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Eve's Seed: Biology, the Sexes, and the Course of History

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  • Anonymous

    Posted September 14, 2002

    An End to the War of the Sexes?

    I think not, but what a wonderful read this book is! Strips away so many ingrained misconceptions held since childhood. For anyone remotely interested in humanity's future pick up this book and read it.

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  • Anonymous

    Posted February 25, 2001

    A New Historical Slant on Male vs Female

    'Eve's Seed', by Robert McElvaine is a fascinating slant on the male-female 'us vs. them' distortion. That distortion-- male always 'on top' -- still haunts male-female relations even today. McElvaine is a historian who frames the 'male-dominated' culture of the past 8 to 10 thousand years by defining what he calls the 'Conception Misconception'. That is, the notion put forward for thousands of years (and still accepted as gospel by millions of people even today) that the male 'seed' accounts for 100% of the 'life' of a child and that the female is simply the 'soil' in which the male seed is planted, then nurtured until birth. From that premise, McElvaine shows how males felt it was their right--even their duty--to claim ownership of and assert dominance over females, over their children, and even nature itself. It's worth reading if only to enjoy his definitions of what he calls 'notawoman', also known as the identity associated today with 'super macho'. Highly recommended reading for anyone interested in seeing a more cooperative, less competitive culture, especially as it pertains to the male-female 'power balance'. (Not recommended reading, therefore, for anyone who still thinks wives should 'obey' their husbands.) retired professor from Memphis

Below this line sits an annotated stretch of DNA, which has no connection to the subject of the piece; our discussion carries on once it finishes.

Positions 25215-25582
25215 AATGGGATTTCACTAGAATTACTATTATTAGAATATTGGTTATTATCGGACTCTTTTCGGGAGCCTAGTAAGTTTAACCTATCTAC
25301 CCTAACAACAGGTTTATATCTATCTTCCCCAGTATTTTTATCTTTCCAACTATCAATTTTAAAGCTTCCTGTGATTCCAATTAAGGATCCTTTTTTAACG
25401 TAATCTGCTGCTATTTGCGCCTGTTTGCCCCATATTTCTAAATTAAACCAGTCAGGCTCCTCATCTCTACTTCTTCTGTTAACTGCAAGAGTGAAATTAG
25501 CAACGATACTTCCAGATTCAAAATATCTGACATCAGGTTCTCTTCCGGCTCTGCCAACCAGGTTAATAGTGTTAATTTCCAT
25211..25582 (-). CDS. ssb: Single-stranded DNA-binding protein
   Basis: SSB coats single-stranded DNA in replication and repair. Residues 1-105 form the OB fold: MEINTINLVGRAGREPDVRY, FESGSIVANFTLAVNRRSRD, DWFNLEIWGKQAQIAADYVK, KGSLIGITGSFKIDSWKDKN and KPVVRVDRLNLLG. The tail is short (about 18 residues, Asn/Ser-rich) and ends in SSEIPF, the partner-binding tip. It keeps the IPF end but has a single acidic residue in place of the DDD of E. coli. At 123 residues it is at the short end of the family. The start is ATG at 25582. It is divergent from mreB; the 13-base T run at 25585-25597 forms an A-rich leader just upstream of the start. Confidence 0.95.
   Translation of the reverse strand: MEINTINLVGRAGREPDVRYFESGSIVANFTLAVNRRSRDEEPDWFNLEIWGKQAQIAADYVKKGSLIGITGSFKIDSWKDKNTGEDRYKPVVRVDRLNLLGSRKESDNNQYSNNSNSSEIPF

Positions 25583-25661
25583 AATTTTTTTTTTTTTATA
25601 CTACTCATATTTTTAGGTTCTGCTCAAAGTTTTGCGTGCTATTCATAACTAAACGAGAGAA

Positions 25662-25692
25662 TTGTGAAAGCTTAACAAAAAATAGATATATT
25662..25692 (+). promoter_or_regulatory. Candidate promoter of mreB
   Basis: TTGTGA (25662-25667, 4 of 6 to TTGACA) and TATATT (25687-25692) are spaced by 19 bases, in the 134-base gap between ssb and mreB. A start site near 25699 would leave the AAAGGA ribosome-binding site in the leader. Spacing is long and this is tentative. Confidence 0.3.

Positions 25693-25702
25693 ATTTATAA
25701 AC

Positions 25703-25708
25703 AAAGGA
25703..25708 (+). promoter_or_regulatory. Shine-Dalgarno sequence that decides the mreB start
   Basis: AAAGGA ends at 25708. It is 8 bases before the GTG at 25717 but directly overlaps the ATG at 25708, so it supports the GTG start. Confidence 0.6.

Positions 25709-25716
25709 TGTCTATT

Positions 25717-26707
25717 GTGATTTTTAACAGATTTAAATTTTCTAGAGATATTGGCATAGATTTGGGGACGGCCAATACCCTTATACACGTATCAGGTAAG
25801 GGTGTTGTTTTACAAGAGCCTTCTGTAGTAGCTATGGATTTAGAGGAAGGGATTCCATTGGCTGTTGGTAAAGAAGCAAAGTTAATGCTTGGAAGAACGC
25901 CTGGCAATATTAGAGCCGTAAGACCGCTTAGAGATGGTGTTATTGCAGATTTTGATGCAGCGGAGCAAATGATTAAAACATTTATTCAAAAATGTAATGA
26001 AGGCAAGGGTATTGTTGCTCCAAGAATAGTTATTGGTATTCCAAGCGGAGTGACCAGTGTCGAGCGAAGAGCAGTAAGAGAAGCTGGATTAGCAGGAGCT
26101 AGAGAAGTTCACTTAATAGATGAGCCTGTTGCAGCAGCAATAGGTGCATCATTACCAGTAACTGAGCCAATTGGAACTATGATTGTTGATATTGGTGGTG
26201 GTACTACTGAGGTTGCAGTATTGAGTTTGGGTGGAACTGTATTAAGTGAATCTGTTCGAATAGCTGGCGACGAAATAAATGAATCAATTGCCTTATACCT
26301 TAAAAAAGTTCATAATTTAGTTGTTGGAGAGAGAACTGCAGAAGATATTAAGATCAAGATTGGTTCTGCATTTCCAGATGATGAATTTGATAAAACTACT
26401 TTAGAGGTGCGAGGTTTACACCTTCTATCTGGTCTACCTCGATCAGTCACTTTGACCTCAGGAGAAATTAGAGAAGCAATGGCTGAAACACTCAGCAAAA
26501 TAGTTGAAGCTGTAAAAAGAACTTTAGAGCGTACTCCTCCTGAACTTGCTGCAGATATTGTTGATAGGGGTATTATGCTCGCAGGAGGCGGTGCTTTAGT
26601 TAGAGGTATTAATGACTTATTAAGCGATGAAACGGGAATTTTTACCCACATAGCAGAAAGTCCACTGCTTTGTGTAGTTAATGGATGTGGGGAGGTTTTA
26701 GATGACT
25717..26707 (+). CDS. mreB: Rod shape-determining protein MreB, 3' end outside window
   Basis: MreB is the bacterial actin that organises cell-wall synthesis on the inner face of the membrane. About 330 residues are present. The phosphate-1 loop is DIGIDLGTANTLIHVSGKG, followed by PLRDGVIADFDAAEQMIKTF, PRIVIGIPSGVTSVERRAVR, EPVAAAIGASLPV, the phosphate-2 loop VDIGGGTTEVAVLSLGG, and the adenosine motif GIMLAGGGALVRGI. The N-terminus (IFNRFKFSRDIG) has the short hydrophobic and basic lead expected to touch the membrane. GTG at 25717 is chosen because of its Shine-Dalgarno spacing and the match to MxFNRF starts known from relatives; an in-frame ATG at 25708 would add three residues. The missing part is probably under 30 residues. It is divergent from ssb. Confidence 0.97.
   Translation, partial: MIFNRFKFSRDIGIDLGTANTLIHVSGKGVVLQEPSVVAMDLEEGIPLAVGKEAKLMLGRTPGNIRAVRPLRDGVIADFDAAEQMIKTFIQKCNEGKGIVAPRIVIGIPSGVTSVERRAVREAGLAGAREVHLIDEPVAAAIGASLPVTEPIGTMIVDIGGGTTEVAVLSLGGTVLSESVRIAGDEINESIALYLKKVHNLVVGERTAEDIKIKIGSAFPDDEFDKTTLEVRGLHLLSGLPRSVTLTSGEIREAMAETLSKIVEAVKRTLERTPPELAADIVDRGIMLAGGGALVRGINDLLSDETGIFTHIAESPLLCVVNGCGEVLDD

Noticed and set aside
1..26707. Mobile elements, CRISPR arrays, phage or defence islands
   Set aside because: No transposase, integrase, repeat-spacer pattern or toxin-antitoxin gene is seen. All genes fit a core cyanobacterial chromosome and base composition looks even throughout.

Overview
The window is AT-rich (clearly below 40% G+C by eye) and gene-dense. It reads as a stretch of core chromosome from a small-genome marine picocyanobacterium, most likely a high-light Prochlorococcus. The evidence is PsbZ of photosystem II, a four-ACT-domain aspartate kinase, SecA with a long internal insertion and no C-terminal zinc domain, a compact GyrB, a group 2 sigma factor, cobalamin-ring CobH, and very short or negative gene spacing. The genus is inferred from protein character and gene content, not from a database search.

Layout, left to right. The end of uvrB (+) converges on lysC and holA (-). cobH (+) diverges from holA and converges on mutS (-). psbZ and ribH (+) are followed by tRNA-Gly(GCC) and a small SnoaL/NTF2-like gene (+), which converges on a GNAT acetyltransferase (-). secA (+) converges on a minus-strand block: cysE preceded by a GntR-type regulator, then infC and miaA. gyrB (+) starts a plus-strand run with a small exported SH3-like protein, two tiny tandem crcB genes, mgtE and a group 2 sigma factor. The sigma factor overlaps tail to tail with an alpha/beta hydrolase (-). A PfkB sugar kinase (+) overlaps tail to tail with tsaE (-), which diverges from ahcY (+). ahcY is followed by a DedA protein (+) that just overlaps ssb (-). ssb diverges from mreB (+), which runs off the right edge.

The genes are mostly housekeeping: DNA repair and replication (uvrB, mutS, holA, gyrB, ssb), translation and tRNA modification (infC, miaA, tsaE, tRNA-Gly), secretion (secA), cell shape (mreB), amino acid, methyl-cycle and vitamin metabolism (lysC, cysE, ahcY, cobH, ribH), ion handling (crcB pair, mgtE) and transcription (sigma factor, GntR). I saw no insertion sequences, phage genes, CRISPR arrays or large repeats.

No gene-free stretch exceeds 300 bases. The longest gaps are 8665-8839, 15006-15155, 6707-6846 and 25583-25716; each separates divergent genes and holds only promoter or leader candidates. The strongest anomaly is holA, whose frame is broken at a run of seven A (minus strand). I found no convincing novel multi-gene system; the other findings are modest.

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  • Anonymous

    Posted November 13, 2000

    A Major Revelation

    This work is profoundly transforming - especially for those curious about the universe and their place in it. Ever want to know about the origin of human values? Does it ever cross your mind that for more than 99% of human existence we've been in an environment drastically different from the one outside your window? Do you wonder whether this has any consequences for human interaction? Do you ever wonder why men and women seem so different in their emotional chemistry? Do you ever sit back and wonder who was right, the John-Locke/Margaret Mead-nurture-is-everything camp or the Edward Wilson/Richard Dawkins-nature-is-everything crowd? If you do, read this book. If you don't, read this book. Not only is it a work of major insight, but the author's prose and wordplay make it a joy to read. 5 stars all around.

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